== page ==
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What’s an uncontested divorce (and how do you get one)?

 Posted on April 30, 2019 in Divorce

Have you and your spouse agreed to a divorce? If you’re hoping to keep things friendly and get through the divorce as quickly as possible, an uncontested divorce may be exactly what you need.

How do you get an uncontested divorce?

Uncontested divorces aren’t right for every couple. In order to qualify for an uncontested divorce, both halves of a couple must:

  • Agree to the divorce (usually due to irreconcilable differences or similar grounds) regardless of who files first
  • Have no remaining disagreements regarding the division of the marital property
  • Have no disagreements regarding spousal support or child support
  • Have worked out an acceptable agreement regarding child custody and visitation (if there are any minor children involved)

Any “kink” in these agreements can make an uncontested divorce impossible, so it’s important to make sure that all the issues are ironed out before you head into court.

Why are uncontested divorces so popular?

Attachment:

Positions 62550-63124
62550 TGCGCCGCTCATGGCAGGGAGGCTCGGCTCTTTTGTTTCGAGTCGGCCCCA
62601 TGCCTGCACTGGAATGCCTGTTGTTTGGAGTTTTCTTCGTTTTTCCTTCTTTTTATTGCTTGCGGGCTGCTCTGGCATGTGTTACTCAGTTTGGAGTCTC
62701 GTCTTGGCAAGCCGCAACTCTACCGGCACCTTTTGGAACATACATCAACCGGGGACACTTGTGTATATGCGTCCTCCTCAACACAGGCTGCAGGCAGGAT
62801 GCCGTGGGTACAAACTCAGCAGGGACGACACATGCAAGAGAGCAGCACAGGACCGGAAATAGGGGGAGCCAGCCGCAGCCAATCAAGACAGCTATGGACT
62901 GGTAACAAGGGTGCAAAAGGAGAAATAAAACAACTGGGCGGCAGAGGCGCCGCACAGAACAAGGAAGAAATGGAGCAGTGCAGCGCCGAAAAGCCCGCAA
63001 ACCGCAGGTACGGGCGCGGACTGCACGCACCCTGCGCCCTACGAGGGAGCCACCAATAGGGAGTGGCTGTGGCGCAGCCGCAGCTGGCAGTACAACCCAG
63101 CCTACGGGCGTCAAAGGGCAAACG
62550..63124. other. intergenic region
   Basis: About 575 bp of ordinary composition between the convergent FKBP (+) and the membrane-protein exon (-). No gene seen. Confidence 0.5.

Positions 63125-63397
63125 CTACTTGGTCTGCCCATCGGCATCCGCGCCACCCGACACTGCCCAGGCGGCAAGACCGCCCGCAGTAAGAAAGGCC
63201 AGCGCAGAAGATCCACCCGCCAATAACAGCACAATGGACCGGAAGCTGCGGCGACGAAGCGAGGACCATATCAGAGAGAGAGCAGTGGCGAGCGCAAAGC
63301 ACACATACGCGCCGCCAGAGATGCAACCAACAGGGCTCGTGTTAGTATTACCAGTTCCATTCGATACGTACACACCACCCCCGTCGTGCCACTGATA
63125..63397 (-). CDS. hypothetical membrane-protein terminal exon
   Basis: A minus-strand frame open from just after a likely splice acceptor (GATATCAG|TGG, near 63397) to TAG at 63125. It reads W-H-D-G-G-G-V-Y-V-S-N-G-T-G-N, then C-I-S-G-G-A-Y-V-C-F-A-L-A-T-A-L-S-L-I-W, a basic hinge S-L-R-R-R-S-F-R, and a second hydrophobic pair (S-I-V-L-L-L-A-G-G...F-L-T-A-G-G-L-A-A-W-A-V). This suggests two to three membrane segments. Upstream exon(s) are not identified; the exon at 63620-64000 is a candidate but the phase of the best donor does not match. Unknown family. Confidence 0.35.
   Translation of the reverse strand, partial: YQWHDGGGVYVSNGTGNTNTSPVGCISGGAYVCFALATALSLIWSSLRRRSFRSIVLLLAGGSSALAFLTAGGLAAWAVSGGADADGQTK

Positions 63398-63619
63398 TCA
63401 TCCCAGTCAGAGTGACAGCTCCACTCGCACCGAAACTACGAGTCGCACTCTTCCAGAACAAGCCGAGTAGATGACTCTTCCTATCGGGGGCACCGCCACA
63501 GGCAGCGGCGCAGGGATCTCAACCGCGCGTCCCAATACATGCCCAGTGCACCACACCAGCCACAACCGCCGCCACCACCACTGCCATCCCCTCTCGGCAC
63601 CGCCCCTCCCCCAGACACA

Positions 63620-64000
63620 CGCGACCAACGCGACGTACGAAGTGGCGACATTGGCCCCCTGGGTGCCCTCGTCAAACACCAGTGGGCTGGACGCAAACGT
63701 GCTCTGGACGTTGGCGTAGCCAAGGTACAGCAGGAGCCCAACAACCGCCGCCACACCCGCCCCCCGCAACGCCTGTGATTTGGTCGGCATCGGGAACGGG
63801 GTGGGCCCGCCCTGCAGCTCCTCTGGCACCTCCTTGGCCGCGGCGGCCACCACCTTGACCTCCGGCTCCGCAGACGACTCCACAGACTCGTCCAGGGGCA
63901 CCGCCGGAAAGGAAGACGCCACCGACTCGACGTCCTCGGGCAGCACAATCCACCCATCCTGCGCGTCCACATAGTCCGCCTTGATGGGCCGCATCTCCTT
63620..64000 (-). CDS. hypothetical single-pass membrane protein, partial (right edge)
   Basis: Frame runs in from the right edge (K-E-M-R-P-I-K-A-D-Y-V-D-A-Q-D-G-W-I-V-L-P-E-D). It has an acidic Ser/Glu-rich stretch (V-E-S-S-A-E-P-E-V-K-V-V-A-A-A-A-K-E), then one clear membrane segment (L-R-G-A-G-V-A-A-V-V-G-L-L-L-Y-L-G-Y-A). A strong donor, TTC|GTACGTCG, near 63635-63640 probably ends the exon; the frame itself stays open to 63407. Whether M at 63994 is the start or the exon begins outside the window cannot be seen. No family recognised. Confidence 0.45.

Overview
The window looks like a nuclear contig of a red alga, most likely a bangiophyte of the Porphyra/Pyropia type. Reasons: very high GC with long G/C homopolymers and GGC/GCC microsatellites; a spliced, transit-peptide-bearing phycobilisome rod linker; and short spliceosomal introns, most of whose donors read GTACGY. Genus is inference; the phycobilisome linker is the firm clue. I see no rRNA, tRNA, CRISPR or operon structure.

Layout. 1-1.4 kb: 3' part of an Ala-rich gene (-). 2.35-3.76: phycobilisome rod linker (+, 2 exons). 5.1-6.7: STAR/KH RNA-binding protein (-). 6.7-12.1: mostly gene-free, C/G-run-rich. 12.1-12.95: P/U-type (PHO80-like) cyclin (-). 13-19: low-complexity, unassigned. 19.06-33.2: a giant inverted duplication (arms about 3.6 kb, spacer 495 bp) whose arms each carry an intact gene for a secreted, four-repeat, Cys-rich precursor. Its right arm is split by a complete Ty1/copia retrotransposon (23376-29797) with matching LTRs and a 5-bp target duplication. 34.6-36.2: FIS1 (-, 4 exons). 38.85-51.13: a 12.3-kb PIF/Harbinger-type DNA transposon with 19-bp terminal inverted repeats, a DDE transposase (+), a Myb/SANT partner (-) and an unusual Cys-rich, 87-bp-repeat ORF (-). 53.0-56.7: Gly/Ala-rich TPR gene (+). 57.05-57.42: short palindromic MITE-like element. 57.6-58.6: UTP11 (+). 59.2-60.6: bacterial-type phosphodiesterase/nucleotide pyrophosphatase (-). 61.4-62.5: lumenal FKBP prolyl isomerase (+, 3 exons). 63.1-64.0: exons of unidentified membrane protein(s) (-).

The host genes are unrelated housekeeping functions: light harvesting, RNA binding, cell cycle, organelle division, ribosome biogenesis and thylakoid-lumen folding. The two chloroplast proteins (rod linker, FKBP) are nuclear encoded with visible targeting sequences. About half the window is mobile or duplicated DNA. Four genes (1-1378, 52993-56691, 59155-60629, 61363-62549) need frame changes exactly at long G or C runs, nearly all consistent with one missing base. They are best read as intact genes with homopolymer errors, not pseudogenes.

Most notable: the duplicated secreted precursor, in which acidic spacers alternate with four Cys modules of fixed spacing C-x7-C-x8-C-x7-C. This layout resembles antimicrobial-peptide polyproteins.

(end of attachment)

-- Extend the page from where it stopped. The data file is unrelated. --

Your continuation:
Uncontested divorces are particularly popular among couples who have no children and few marital assets because they’re fairly streamlined. That means that they’re significantly less expensive than a divorce that has to be litigated. They also move faster through the court, which makes it possible for both parties to move on with their lives without unnecessary delays.

How can you make an uncontested divorce possible?

If you want an uncontested divorce, you want to approach your spouse carefully when you first bring up the subject. Your initial conversation can set the tone for how things play out.

Focus on the fact that neither of you is happy in your marriage. Avoid casting blame on your spouse for the breakdown of the marriage and stress the idea that, sometimes, two perfectly nice people just don’t make a good couple. Accentuate the positives of divorce, including the fact that you are both going to be free to pursue happiness in your own way.

In addition, remember to be cooperative with your spouse on all issues. Fully disclose all your financial dealings and be open to compromises when it comes time to negotiate any important issues, like property, child custody and visitation. Remember that a “good divorce” means that nobody gets exactly what they want, but everybody can live with the results.

If you’re ready to get a divorce, talk to an attorney today about your options.

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